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Wood heating: efficiency and heat production

A stove that warms well is the definition of a device that allows wood to burn slowly and with minimal heat loss. To obtain this result, the ratio between the power of the appliance and the volume of the room to be heated must be taken into account, the reference ratio being 60 to 70 Watts / m2 for a ceiling height of 2.50 m.

Power of wood heating

The power of the device is conditioned by the volume to be heated, the design of the house and its insulation. Another important factor also comes into play, it is necessary to choose between the pleasure of taking advantage of the flame without constraint (open hearth, chimney) between the efficiency of the production of heat (closed hearth, insert).
Finally, it is also necessary to take into account the quality of the fuel (moisture content of the firewood) and the adjustment of the apparatus.

What is a stove that heats well?

It is a slow combustion device whose fire is controlled. A good fireplace or stove retains heat instead of letting it escape through the chimney. Technically, a slow combustion device converts combustion into heat energy. It burns the wood efficiently and diffuses the heat in the house.

What should be the power of my stove or fireplace?

It depends on:

  • The size of your house / room
  • The insulation of your house
  • The design of your house
  • What you prefer: visual pleasure or heat production

• The European regulation foresees 60 to 70 Watt per m² for a ceiling height of 2.50 m.

Performance and heat production of wood heating

The most important performance factors are:

  • The air capacity of the stove
  • The extent of the radiation surface
  • The type of wood and its moisture content
  • The insulation of the house
  • And the way the stove is set

An efficient stove will burn the wood slowly. A good adjustment of the air intake makes it possible to control the burning time.
The three phases of wood combustion:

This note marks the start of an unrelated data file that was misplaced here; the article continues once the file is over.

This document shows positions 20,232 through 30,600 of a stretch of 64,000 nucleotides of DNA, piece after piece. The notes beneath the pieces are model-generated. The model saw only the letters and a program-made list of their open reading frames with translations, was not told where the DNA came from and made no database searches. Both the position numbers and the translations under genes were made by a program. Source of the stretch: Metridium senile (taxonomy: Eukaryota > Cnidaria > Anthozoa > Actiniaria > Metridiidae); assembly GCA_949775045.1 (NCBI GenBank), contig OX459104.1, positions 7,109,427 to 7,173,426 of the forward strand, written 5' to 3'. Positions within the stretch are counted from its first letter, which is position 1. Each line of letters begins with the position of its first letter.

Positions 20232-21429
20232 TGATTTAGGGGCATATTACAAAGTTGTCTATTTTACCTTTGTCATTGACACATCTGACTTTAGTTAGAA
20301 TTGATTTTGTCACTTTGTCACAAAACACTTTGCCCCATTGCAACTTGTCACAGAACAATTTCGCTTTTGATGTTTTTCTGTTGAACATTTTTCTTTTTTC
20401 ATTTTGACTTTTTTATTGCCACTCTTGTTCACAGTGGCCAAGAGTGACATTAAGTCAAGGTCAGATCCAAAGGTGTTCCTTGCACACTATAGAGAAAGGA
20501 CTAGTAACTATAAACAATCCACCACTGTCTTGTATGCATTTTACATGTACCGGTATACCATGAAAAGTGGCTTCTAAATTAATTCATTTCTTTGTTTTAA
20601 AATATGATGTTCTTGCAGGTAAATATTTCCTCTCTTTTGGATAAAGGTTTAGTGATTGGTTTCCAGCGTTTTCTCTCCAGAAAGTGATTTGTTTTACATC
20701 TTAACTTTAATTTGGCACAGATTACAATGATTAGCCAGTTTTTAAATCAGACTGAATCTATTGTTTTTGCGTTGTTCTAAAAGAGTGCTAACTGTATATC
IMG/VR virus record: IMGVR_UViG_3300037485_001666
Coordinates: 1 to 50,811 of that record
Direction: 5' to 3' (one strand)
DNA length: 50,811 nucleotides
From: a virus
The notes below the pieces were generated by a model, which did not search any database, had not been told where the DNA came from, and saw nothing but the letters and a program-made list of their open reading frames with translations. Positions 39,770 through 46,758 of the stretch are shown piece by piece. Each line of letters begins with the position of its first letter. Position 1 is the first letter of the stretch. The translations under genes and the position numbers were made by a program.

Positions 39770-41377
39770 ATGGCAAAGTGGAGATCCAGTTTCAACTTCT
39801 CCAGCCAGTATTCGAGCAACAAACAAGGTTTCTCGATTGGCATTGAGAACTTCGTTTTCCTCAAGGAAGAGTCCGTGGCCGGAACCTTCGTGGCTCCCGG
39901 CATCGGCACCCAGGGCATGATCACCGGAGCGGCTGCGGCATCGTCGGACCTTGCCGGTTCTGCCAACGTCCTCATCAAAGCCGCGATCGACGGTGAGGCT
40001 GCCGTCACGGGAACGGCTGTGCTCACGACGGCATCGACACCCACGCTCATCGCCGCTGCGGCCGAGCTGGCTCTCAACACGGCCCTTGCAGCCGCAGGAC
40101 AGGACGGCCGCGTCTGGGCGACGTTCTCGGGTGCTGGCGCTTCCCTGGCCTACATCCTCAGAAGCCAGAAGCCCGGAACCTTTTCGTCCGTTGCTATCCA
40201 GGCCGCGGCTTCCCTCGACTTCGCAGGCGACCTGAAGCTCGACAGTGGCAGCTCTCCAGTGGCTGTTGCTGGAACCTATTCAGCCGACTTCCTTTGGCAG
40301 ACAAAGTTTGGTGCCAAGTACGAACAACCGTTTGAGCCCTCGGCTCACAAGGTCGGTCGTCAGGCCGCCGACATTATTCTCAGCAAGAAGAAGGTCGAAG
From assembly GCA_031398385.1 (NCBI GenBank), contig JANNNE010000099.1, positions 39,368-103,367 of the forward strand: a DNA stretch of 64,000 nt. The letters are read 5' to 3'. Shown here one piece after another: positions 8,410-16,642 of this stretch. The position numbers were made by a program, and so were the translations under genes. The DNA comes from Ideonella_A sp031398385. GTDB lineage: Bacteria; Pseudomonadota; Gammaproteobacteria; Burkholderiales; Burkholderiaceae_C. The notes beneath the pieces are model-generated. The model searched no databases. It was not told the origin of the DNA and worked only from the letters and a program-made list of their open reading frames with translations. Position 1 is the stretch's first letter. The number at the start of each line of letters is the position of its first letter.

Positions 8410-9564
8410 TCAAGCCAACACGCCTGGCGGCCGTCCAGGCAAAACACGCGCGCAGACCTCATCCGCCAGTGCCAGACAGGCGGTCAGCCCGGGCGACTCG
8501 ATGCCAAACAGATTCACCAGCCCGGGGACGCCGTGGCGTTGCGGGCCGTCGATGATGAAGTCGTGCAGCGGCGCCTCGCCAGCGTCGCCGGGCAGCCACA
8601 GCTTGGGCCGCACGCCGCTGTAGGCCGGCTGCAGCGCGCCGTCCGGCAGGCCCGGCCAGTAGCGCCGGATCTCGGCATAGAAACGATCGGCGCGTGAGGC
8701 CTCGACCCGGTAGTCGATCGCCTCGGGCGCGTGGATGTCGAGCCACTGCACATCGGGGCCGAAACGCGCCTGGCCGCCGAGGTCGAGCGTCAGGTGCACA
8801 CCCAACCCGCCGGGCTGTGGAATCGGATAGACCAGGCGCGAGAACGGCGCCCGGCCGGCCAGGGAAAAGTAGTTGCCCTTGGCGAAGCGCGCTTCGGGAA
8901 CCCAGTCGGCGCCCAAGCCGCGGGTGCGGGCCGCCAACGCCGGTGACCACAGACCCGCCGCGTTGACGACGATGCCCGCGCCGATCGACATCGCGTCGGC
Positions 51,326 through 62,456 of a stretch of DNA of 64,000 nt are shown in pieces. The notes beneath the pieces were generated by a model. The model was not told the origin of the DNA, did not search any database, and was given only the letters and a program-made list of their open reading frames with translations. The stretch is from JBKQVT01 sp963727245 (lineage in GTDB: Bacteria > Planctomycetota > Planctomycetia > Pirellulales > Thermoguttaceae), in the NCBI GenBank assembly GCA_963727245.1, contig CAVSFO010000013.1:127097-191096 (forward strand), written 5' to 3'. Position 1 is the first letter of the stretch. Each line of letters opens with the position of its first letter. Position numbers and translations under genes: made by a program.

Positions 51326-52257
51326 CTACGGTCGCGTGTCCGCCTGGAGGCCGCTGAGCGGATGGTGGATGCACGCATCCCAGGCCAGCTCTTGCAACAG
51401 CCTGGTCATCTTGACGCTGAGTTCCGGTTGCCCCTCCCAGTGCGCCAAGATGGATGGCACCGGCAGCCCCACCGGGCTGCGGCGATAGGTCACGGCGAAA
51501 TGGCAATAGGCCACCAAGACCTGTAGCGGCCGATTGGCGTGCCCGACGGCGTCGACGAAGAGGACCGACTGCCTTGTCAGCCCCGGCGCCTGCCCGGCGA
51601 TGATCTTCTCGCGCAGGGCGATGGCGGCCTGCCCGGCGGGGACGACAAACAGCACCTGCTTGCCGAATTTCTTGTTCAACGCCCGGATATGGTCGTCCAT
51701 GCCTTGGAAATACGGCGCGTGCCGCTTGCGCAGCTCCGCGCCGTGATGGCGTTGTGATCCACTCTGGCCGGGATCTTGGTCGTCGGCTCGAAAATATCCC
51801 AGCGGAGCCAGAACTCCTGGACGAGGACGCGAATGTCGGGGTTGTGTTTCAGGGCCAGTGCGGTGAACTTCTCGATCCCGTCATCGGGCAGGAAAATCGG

• Evaporation of water
  • Transformation into coal and gas
  • Coal combustion

There are many stoves that let unburned gases escape through the duct. These gases can represent 60% of the heat potential of wood. The presence of oxygen - at a temperature of 350° to 600° - makes it possible to burn these gases.
Some stoves have a secondary air inlet to burn the gases and particles, which would normally escaped unburned; these devices have a higher yield.
A slow combustion appliance usually has a primary air inlet. A secondary air inlet makes it possible to burn the gases and particles more efficiently at a lower temperature. This is called clean burning technology; it improves the yield by almost 40%.
The best yield will be obtained with a dry wood. Wet wood will generate less energy and will also cause creosote formation in the duct as a result of incomplete combustion.

  • 1 kg of wood equals about 3.8 kW (at 100% efficiency)
  • 1 kg of wood burned in an open fireplace generates about 420 W (12% yield)
  • 1 kg of wood burned in a traditional fireplace generates about 1.9 kW (50% efficiency)
  • 1 kg of wood burned in a clean burning fireplace generates about 2.8 kW (75% efficiency)

Wood heating: efficiency and heat production: wood

The amount of energy generated depends on the moisture content. The ideal humidity level is 20%, which corresponds to 2.8 kW per kg at a 75% efficiency level.

Wood heating: efficiency and heat production: heat

Dry wood generates more heat per kilo but reduces the burning time.

Wood heating: efficiency and heat production: heating

(photos / visuals: © Jøtul, except special mention)

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